Water crisis drives new research into reservoir turbidity


Sat, Sep 11, 2004 - Page 2

With officials expressing relief that a two-week interruption of the water supply had ended, the Ministry of Economic Affairs yesterday demanded the creation of an alarm system that would point to fluctuations in the turbidity of water destined for human consumption.

Turbidity is a measurement of drinking-water quality. The recent water crisis in Taoyuan has been attributed to the abnormally high turbidity of untreated water in Shihmen Reservoir.

According to Joses Wu (吳約西), the secretary-general of the Water Resources Agency, the pioneering research might take a long time.

"We will firstly suggest establishing a monitoring system for water quality in the upper reaches of the reservoir," Wu told the Taipei Times.

The agency said that between Aug. 23 and Aug. 26, Typhoon Aere brought about 973mm of rain, or half the annual average, to the reservoir. The amount of water that flowed into the reservoir came to about 700 million tonnes, three times more than its capacity.

Agency officials said the National Central University's an-alysis of satellite pictures taken after the typhoon indicated that 295 hectares of land in mountainous areas had collapsed since late last month. It was also estimated that more than 20 million cubic meters of silt, mud, driftwood and other debris was washed down to the reservoir. That amount was about 14 times the annual amount of silt deposits for the reservoir, officials said.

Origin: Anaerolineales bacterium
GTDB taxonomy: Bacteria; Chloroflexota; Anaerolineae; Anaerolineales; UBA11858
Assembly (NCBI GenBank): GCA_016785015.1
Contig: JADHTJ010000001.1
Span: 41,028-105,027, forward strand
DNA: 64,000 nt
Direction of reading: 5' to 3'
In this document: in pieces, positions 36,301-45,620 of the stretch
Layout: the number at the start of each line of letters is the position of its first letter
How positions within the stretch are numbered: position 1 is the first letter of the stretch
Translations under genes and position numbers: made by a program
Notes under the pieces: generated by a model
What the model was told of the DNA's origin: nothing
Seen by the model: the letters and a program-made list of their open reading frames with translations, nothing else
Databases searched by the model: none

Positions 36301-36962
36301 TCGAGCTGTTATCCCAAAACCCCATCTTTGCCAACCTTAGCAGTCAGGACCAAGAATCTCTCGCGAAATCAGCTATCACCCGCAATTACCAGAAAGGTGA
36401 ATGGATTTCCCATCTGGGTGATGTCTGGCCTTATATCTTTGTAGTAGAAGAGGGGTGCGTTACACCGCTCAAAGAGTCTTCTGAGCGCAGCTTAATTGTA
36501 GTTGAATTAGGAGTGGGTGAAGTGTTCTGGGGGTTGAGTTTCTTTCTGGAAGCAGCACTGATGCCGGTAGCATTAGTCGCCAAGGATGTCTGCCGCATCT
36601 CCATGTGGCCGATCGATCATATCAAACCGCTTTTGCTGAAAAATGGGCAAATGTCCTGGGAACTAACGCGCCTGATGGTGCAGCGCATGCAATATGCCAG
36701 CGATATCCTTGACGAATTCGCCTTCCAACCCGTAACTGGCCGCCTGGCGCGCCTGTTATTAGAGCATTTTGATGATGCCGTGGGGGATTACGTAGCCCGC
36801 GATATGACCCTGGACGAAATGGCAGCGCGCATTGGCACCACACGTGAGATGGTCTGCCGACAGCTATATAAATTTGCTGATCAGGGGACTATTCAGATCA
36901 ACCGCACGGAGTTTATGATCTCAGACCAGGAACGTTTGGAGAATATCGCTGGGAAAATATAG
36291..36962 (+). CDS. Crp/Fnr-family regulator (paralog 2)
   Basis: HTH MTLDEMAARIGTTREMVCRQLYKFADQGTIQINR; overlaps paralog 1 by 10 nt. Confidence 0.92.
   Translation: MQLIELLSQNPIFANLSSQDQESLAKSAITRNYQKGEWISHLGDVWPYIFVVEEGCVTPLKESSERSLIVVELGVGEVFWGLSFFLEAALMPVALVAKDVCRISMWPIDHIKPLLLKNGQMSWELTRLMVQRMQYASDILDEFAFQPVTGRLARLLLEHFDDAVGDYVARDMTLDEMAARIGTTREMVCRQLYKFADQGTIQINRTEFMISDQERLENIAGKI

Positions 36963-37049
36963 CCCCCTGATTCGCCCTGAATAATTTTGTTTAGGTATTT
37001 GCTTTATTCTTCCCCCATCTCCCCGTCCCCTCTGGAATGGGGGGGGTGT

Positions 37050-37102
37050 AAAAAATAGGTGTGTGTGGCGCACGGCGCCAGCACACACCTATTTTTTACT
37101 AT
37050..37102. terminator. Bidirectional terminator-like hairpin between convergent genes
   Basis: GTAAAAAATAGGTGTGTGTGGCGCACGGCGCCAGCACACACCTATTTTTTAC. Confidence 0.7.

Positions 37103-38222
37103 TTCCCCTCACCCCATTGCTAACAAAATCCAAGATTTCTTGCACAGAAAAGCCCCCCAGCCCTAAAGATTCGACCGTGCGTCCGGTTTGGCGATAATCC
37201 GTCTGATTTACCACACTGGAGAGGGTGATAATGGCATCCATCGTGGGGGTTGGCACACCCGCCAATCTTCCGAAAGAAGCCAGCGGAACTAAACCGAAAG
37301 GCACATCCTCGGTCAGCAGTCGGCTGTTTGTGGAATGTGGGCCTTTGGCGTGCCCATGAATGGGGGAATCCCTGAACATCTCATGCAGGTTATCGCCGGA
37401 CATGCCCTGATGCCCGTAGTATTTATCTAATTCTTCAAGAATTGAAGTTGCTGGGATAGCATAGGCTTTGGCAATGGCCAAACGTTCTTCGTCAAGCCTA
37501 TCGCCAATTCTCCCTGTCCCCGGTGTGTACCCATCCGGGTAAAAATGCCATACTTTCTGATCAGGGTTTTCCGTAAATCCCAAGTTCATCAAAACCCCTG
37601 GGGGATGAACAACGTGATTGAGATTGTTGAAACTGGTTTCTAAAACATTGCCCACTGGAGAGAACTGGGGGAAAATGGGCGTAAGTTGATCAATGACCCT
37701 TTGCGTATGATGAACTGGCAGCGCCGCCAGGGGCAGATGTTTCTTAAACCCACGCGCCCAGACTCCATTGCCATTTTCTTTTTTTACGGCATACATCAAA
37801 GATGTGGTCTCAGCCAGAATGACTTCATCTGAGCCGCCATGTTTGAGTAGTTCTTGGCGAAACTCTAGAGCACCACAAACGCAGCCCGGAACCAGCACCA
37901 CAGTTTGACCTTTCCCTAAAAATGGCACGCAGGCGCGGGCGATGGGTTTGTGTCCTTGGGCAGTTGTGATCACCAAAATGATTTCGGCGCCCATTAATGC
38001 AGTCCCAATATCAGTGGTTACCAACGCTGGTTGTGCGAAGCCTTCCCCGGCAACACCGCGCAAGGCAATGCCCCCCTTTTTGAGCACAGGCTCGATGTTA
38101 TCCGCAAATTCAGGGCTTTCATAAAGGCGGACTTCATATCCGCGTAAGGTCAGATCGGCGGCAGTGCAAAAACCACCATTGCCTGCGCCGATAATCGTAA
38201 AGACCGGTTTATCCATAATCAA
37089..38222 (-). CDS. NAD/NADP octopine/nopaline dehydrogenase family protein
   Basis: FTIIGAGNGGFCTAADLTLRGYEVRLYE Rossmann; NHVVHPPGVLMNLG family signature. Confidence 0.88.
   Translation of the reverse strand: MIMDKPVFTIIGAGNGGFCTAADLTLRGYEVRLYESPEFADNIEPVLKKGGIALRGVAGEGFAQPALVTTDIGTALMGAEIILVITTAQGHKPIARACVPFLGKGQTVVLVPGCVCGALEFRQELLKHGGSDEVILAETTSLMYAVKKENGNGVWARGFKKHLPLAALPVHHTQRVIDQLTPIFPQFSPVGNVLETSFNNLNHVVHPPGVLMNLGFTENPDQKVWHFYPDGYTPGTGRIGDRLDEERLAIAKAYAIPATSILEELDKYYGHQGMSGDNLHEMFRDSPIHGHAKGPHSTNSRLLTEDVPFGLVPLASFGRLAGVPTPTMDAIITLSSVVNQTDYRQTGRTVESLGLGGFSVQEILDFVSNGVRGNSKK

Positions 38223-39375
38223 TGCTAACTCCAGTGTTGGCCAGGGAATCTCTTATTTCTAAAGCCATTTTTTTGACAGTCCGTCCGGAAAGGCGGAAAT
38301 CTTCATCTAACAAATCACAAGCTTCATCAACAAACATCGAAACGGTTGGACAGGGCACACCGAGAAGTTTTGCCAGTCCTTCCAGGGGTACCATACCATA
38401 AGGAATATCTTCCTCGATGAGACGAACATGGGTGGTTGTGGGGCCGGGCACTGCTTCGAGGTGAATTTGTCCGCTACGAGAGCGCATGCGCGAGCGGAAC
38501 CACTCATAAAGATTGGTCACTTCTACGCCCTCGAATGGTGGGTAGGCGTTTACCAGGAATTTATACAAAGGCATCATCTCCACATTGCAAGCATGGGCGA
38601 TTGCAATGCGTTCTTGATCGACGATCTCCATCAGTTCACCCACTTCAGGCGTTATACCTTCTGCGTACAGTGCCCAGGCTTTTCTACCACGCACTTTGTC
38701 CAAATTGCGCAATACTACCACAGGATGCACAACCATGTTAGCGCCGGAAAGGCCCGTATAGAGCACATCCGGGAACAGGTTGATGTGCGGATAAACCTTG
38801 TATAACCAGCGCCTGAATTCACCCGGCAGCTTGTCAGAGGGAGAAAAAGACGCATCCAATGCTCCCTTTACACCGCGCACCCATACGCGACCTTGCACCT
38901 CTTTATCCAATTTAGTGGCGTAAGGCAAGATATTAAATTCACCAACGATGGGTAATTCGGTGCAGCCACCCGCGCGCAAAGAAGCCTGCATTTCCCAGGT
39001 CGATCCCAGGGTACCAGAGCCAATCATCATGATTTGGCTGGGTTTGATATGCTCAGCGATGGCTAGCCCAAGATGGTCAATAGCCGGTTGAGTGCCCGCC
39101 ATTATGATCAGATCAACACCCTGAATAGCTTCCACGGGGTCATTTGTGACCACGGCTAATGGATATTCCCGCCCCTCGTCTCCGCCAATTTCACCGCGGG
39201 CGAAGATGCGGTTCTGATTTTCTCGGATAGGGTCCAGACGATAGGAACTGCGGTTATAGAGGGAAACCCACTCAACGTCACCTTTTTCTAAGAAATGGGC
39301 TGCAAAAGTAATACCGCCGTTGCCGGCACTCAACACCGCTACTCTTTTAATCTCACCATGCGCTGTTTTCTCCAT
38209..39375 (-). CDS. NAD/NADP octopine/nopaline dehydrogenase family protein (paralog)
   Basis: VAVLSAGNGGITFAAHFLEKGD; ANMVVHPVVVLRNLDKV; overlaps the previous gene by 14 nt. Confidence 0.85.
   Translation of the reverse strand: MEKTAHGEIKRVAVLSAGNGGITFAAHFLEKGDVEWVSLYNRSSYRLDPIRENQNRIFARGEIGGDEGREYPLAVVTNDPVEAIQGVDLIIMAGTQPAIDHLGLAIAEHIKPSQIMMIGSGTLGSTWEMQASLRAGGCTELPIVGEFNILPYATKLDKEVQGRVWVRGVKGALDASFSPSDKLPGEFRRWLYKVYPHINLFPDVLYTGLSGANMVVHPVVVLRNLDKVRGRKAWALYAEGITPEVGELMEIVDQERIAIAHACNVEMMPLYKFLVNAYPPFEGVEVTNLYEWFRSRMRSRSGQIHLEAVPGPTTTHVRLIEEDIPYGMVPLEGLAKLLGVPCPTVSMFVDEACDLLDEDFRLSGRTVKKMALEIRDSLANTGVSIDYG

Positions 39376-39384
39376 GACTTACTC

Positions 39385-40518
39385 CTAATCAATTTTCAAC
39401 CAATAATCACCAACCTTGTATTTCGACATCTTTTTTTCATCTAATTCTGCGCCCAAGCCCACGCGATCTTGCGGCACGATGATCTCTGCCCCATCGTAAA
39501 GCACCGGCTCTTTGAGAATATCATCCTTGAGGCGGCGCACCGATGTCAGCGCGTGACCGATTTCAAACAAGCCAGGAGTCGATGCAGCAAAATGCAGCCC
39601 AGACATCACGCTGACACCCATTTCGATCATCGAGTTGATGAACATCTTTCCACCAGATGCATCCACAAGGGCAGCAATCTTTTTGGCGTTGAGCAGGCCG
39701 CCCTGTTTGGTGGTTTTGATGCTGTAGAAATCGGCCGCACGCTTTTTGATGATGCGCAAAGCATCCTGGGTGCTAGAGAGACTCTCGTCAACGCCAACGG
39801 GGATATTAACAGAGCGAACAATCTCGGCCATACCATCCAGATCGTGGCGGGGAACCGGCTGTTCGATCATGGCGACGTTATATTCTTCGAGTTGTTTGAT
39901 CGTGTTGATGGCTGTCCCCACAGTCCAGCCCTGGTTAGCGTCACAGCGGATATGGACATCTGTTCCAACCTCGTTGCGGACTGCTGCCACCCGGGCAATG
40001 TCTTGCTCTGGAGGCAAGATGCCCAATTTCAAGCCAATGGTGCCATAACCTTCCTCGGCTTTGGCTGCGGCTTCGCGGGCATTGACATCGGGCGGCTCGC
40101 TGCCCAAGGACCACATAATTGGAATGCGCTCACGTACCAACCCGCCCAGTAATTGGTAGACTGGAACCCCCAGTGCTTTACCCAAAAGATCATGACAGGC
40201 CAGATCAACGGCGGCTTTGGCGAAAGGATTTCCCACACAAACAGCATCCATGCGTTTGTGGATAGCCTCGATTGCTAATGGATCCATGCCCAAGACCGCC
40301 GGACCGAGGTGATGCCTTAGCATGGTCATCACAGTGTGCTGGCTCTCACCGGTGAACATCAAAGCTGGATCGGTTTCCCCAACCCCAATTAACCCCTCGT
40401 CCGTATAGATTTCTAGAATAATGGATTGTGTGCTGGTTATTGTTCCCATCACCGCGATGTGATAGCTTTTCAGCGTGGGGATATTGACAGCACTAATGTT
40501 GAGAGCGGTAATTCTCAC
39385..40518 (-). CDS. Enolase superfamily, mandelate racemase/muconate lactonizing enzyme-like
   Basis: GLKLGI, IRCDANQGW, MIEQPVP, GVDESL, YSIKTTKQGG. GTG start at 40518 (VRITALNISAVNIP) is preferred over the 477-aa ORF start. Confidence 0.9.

The turbidity of raw water at the reservoir increased dramatically to between 70,000 and 120,000 nephelometric turbidity units. However, the existing water-supply system can only deal with raw water with turbidity levels below 5,000 units. On Aug. 25, the water supply for residents in southern Taoyuan therefore began to shut down.

Although the government claimed that the water supply to Taoyuan Country was fully operational on Thursday, about 13,000 households on higher ground were still without water yesterday.

Wu said that Taoyuan residents require about 1 million tonnes of tap water a day. Yes-terday, the temporary water supply system set up since the typhoon struck remained 140,000 tonnes short of the target.

The Taiwan Water Supply Corp is continuing to provide water to affected users by truck.

Wu said yesterday that water resources around the country would be reviewed in the near future to stabilize water supply to not only homes but also the industrial sector. A task force will be set up soon to gather opinions from industry experts, academics and local governments.